Evelien is your new colleague. She works all day long, never takes coffee breaks and never complains that she finds her work boring. Yet she is cutting and pasting data between forms all day long. ‘That’s exactly why we made her: so that people can focus on things they’re good at.’ This is a story about robots that replace people.
‘Why do we have computers? Do you remember that? Well I do: to make our work easier,’ Asher Lake points to a drawing he has just made on his whiteboard. It show three blocks, with the words Aero Exchange, Crocos and SAP Fiori below them. ‘These are the three systems that the Component Services department uses to register broken aircraft components to have them fixed. KLM does these repairs not only for its own fleet but also for many other airlines. If a component appears to be defective during the maintenance, it first goes to a warehouse. After the administrative processing it is transported to the repair department and then the cycle reverses.’
Lake shows a graph representing an eternal loop, ‘In itself this system works fine, but in this loop those three separate IT systems are active. That does not make the lives of the people who have to work with it easier or more exciting. On the contrary. In Aero Exchange the airlines register their parts, Crocos and SAP are used in the warehouses and repair departments. Every time a component moves from one part of the cycle to another, the data must be checked and often transferred from one system to another. This is still done largely by hand,’ he pauses. ‘That is of course far from ideal. It’s boring work and the chance of mistakes is always present. With our project we want to take repetitive work out of our peoples hands, so that they can focus on more intelligent work.’
At KLM Digital Studio, since September 2018, a team of six people has been working on technology that will make it possible. Officially it’s known as Robotic Process Automation or RPA. ‘But we prefer to use the term virtual employee, that sounds much nicer, doesn’t it?’ Lake is “product owner” in that team, together they work on the implementation and development of the virtual employees at KLM. ‘That’s how you really should see it. It is a digital colleague who can let you do the boring work. We have just hired our first virtual employee at KLM Engineering & Maintenance, department Component Services. We call her Evelien. She works 7 days a week, 24 hours a day, very precise and she never complains. If it is necessary to hire new colleagues, you can easily add them or fire them later on when needed.’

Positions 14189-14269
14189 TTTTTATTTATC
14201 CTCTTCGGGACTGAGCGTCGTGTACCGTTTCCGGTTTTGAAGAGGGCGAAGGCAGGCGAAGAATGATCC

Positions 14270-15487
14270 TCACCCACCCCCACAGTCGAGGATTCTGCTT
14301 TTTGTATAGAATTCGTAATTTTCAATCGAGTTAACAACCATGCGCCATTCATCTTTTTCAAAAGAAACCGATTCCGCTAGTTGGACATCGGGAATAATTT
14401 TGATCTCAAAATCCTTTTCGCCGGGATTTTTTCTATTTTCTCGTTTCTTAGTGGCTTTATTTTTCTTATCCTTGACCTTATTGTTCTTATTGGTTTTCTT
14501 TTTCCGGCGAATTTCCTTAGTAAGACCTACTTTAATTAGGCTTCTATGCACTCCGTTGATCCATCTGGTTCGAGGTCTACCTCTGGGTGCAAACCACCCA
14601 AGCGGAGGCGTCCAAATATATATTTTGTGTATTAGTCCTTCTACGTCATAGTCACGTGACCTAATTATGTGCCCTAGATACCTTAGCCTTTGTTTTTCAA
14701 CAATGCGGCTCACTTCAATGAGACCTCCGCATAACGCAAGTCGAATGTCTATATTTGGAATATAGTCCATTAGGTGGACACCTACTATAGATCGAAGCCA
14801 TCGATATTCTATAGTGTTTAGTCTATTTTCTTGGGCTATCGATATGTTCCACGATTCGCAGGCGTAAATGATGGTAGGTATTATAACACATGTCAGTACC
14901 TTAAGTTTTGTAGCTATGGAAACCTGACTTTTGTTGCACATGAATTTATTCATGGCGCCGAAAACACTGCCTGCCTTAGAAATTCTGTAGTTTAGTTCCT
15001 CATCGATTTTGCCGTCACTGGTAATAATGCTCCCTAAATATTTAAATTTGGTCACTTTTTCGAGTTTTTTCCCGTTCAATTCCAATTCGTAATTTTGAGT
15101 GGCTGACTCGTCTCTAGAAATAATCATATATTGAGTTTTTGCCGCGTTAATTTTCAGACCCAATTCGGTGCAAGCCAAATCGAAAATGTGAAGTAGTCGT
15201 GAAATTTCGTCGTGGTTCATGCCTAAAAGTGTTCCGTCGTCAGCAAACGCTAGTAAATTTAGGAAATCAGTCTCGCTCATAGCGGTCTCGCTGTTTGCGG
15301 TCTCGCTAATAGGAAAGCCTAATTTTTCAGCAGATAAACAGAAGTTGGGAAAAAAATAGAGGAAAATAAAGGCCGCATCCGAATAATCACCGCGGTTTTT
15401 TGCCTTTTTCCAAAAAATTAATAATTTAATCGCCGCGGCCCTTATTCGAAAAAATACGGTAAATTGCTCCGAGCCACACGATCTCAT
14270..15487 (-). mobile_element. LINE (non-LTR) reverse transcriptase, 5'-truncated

‘Look, here she is going live in the systems of component services, ‘on the screen next to the computer of Mona Nagar, windows programs are opened and closed as if by an invisible hand, and at a slow pace. Nagar is the virtual assistant programmer in the team. In a black window with green letters, the image stays in place for a while. ‘Now she is working in Crocos, an old mainframe application that takes a lot of time during operation. The robot waits quietly until it can enter something and then continues. At the moment the bot is still running from this laptop, but the development is now as good as completed. We are working on the last user tests. Soon we will migrate her to a server from where she can do her work independently.’
‘The nice thing about Evelien is that the existing systems perceive her as if she were a human being,’ Lake explains later. ‘It is therefore not an API or other advanced system that communicates with the existing software in its own way. No, Evelien has her own account in the systems, logs in and then starts her activities just as a person would.’
Yet that sounds a bit cumbersome: to simulate the actions of a human being with a robot. ‘That’s exactly what it is,’ Lake gesticulates. ‘We also do not pretend that this is the ultimate solution, we see it mainly as a bridge until the moment the underlying systems have been replaced or upgraded and they can communicate with each other in a smarter way. Until then, there is the virtual employee. It really works. On average, it takes 60 minutes to get an aircraft component processed in the system. If you include Evelien and her colleagues in the process, that will be reduced to 15. That is important, because KLM Component Services wants to grow. Hence these types of processes also have to run smoother and go faster. In addition to that: the working life of the people who do not have to do this anymore is getting better and more pleasant. That is perhaps much more valuable.’